Earlier this week I attended a talk which was given to the North Gloucestershire Newman Circle by Bishop Andrew Burnham, Bishop of Ebbsfleet. He is one of the Anglican Provincial Episcopal Visitors known colloquially as flying bishops, originally appointed to minister to the spiritual needs of those Anglicans who do not accept the priestly ordination of women in the Church of England. As we know, events have developed a good deal beyond that issue alone.
His theme was, as one might expect, the implications of Anglicanorum Coetibus. This is not a full account of the talk: followers of the Catholic blogosphere are no doubt already well informed on the subject. But I thought I would record here a few snippets.
It was interesting to hear about the pilgrimage he made to Rome in 2008 with his colleague, the Bishop of Richborough. They made a tentative enquiry as to whether they might be able to call in for a brief visit at the Pontifical Council for Christian Unity. The idea was welcomed. They were then referred on for a visit to the Congregation for the Doctrine of the Faith, which was the appropriate office in regard to individuals and groups as distinct from entire ecclesial bodies. On their return to England they informed the Archbishop of Canterbury of their meetings and of the matters discussed. Quite independently, the Traditional Anglican Communion had made its own approach to Rome. No one, either in the C of E or among the Catholic Bishops of England and Wales, seems to have known until a short time before the issue of Anglicanorum Coetibus, that its provisions would be of such generous extent that they could be applied to Anglicans within the Church of England. I had read somewhere that our bishops seemed to have been kept out of the loop, but it was fascinating to hear it from such a prominent person involved in the matter.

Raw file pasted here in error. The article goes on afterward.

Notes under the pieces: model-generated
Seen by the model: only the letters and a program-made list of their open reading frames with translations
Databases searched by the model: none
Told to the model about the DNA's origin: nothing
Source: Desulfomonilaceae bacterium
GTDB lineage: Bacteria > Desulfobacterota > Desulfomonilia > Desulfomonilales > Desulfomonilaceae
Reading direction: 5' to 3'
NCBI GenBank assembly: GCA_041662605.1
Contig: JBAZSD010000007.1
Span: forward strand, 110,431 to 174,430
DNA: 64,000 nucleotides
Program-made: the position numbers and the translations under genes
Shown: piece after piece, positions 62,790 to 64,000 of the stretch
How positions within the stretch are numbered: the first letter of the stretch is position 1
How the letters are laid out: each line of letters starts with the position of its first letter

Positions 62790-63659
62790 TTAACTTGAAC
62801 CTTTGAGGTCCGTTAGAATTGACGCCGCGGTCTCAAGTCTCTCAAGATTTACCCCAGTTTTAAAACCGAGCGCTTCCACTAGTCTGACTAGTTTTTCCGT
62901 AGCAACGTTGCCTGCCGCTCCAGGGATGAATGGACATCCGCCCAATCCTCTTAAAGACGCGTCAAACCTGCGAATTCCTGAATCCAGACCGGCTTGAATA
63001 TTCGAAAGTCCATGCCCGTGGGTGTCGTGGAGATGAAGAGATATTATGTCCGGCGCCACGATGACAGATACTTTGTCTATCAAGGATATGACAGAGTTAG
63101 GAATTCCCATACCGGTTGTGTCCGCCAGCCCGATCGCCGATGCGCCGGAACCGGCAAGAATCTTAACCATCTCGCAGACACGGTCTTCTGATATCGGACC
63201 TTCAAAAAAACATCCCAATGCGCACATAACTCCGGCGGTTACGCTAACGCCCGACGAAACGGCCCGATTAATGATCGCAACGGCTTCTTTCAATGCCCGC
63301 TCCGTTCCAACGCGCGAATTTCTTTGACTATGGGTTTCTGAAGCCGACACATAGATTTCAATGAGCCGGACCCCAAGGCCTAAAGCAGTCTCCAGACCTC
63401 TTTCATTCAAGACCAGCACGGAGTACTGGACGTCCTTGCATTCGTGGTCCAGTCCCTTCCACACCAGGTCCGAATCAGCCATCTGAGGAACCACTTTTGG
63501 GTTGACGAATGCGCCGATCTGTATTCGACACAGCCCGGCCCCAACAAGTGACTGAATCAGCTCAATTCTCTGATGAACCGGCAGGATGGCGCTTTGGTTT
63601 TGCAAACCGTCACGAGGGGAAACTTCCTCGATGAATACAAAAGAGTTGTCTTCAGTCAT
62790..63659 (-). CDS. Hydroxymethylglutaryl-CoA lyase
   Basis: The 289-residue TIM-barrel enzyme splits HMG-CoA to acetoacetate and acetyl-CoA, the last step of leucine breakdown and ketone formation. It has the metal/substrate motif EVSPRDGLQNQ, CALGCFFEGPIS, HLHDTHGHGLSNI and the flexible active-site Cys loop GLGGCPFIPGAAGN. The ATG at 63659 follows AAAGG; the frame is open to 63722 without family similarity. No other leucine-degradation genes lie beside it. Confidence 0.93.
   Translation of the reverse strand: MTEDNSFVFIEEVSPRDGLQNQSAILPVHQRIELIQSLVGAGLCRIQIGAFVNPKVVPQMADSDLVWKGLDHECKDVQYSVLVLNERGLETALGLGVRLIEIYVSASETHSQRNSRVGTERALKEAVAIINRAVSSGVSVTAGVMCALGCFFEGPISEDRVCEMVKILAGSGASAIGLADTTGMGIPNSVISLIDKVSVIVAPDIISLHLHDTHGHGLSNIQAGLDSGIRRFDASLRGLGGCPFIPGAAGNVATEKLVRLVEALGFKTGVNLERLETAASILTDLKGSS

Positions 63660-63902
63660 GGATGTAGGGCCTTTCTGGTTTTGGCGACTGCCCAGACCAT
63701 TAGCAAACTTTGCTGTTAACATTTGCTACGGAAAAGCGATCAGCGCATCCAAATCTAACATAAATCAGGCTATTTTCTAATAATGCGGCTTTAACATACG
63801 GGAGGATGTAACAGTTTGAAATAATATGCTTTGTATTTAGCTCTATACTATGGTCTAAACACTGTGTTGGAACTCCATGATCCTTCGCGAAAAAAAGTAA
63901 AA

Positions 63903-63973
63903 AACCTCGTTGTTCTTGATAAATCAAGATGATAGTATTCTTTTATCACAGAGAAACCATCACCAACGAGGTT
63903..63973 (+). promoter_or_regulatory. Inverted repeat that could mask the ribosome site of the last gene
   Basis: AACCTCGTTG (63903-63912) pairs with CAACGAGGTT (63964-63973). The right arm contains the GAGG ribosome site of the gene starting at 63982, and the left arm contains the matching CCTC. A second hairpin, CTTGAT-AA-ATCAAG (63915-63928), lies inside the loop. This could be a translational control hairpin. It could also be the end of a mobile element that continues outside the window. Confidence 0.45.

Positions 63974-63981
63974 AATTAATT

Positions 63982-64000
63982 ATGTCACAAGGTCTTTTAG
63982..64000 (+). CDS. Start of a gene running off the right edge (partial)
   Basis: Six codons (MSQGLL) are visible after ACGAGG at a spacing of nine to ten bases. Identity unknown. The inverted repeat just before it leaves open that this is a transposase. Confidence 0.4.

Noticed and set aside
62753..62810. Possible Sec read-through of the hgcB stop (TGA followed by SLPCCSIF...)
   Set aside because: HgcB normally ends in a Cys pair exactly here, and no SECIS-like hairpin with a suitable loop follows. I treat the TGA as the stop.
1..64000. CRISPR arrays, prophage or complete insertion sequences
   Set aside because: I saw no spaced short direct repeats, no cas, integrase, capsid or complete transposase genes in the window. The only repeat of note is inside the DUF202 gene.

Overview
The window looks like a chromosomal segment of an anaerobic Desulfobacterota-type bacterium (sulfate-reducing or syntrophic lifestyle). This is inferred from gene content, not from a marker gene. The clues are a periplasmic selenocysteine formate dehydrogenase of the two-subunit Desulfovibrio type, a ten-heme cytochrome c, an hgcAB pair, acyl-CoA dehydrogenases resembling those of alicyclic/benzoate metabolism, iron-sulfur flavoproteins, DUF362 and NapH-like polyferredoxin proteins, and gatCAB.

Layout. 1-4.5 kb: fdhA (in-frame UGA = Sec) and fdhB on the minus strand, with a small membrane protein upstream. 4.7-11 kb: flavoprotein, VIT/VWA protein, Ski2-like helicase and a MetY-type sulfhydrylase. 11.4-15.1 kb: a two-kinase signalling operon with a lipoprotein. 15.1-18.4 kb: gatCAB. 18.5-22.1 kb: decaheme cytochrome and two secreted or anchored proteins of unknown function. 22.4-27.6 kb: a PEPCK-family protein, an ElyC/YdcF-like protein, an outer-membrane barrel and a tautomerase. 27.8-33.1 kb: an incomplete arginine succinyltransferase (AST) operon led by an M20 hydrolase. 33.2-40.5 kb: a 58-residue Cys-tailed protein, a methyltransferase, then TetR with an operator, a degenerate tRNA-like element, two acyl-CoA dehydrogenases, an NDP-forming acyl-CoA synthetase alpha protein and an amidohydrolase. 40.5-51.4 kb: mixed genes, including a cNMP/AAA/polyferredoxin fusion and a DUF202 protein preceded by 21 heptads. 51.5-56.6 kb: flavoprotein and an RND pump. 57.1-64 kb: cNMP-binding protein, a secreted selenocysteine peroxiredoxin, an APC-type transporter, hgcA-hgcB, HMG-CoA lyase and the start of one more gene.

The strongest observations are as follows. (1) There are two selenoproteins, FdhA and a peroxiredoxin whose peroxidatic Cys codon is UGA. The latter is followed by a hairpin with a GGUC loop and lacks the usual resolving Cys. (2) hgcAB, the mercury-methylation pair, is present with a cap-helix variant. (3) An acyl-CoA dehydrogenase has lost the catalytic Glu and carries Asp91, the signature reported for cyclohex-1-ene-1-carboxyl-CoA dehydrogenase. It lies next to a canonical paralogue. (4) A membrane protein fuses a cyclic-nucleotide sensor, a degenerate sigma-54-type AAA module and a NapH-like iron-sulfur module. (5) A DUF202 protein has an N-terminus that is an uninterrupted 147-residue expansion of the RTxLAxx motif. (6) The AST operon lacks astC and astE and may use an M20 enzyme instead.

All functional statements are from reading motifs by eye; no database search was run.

Touching briefly on the subject of the Church’s teaching on sexual matters, he asserted very clearly that we are all called to the virtue of continence, and that this applies to married people as well as to the unmarried. I am of course aware of this teaching, and fully accept it; but my agreement comes from my own study of the subject, and personal reflection on the teaching. I think I read it, some years ago, in Pope John Paul II’s book Love and Responsibility. I can’t think when I ever heard it said anywhere else, and certainly not from a Catholic pulpit. I was very pleased to hear Bishop Burnham say it.
The following is my own reflection: There is an unappreciated richness about the application of this virtue to the married state. It seems to be implicit in St Paul’s exhortation to husbands in Ephesians 5:25. From his even-handed teaching to married couples, the call to wives to obey their husbands tends to be emphasised – usually by critics– to the neglect of the other half of the text:
"Husbands should love their wives as Christ loved the Church, and sacrificed Himself for Her, to make Her holy.”
I’m a great supporter of the idea of wifely obedience, not as a slavish thing, but as one of the great keys to unity in marriage. In addition, sacrifice is an inevitable part of the life of a wife and mother. But I think we should also honour the sacrificial elements of the life of a good husband, who will incorporate many virtues into his married life, including that great manly virtue, continence.
Lastly, I will give a brief mention to a most interesting observation which Bishop Burnham made on another aspect of this great adventure we are all engaged in with our Anglo-Catholic brethren. He had found that Catholic clergy seemed to be very much impressed with how well-taught the Anglo-Catholics were in the truths of the Catholic Faith.
Step by step, we are on a most inspiring journey.